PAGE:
Most coffee lovers turn up their noses at the thought of robusta. They’ll sing the praises of fruity, floral Arabica all day long. But just like that one friend who’s a bit rough around the edges, Robusta deserves some love too.
- Robusta accounts for 40% of global coffee production
- Robusta has a stronger and bolder flavor with bitter undertones
- Robusta beans contain almost double the caffeine of Arabica
- These plants are easier to cultivate and have higher yields
- Main Robusta producers are Vietnam, Brazil, Indonesia, and India
- It is used widely in instant coffee and Espresso coffee blends
- Robusta has significant future potential both commercially and in specialty
Read on to get the insider scoop on where Robusta Coffee comes from, how it tastes, and why it just might be the ultimate underdog of the coffee world.
What is Robusta coffee?
Robusta is a type of coffee made from the seeds of the Coffea canephora plant. It’s known for having a stronger, bolder flavor compared to Arabica coffee. Robusta coffee makes up about 40% of the world’s coffee production.
Robusta coffee beans are smaller and rounder than their Arabica counterparts, and they come with a higher caffeine content, which contributes to their more bitter flavor profile.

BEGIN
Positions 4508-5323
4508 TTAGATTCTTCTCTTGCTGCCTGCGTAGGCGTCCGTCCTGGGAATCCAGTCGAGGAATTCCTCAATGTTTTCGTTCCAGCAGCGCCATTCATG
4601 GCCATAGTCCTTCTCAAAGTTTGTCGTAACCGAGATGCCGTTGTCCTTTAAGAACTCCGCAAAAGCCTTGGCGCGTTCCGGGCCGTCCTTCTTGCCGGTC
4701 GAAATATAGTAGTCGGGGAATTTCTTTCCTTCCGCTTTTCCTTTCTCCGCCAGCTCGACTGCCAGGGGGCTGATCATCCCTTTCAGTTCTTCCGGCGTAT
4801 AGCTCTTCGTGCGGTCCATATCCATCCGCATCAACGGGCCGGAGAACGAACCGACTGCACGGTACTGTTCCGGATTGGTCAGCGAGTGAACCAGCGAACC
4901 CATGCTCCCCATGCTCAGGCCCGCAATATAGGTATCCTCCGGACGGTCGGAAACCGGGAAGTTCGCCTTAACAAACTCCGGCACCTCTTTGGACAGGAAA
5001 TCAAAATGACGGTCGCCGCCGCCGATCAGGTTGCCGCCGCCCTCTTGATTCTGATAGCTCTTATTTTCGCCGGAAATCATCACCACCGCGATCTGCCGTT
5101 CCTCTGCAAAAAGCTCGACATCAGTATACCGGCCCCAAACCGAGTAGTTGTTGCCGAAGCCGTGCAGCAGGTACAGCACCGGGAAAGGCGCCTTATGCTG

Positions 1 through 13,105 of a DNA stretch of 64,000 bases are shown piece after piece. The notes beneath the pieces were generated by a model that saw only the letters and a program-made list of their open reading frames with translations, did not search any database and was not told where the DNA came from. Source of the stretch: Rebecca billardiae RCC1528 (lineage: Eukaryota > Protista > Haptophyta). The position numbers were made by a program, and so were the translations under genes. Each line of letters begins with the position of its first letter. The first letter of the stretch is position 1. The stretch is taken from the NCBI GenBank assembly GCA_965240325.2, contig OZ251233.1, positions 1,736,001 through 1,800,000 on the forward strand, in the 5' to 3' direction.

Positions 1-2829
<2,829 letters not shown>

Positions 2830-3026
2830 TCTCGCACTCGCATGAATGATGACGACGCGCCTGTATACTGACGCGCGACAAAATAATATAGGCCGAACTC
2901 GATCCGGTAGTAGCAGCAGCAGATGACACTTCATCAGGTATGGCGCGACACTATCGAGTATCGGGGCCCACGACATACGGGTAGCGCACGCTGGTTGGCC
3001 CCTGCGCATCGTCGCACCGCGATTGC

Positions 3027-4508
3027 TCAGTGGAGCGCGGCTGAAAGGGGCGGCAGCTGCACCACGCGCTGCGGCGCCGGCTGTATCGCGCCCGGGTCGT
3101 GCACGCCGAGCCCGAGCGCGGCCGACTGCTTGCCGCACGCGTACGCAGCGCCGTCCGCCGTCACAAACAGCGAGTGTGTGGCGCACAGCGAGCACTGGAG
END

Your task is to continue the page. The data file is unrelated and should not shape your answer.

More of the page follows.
Robusta coffee plants are easy to grow and have a high yield, making them a cost-effective option. It’s widely used in instant coffee and budget-friendly coffee blends.
What makes Robusta coffee special is its unique flavor profile characterized by intense boldness and high caffeine content. Additionally, Robusta is an efficient commercial crop that can be grown cheaply at low altitudes and hot climates.
Also read a Guide on Arabica Coffee beans
Where is robusta coffee grown?
Robusta coffee is primarily grown in tropical regions of Asia and Africa. The main Robusta producing countries are Vietnam, Brazil, Indonesia, and India.
Robusta coffee thrives in warm, tropical environments with high humidity levels and rainfall. It grows best at relatively low altitudes below 2,000 feet.
The ideal conditions for Robusta cultivation include average temperatures around 75-85°F and annual precipitation between 60-100 inches.
Here are the main growing regions of Coffee Robusta:
Vietnam is the second largest producer of coffee in the World and it mainly grows Robusta coffee, accounting for over 18% of global output.
Most production is focused in Vietnam’s central highlands, where the climate and red basalt soil provide excellent conditions for Robusta cultivation.
Brazil is mainly known for its Arabica Coffee, however, it is also responsible for over 15% of worldwide Robusta production.
Robusta thrives across many Brazilian states, including Espírito Santo, Rondônia, Bahia, and Rio de Janeiro.
In Indonesia, Robusta is widely grown on the islands of Sumatra and Java, which are major coffee-producing islands.
Indonesia is known for its high-quality Robusta beans with full-bodied flavors and earthy notes.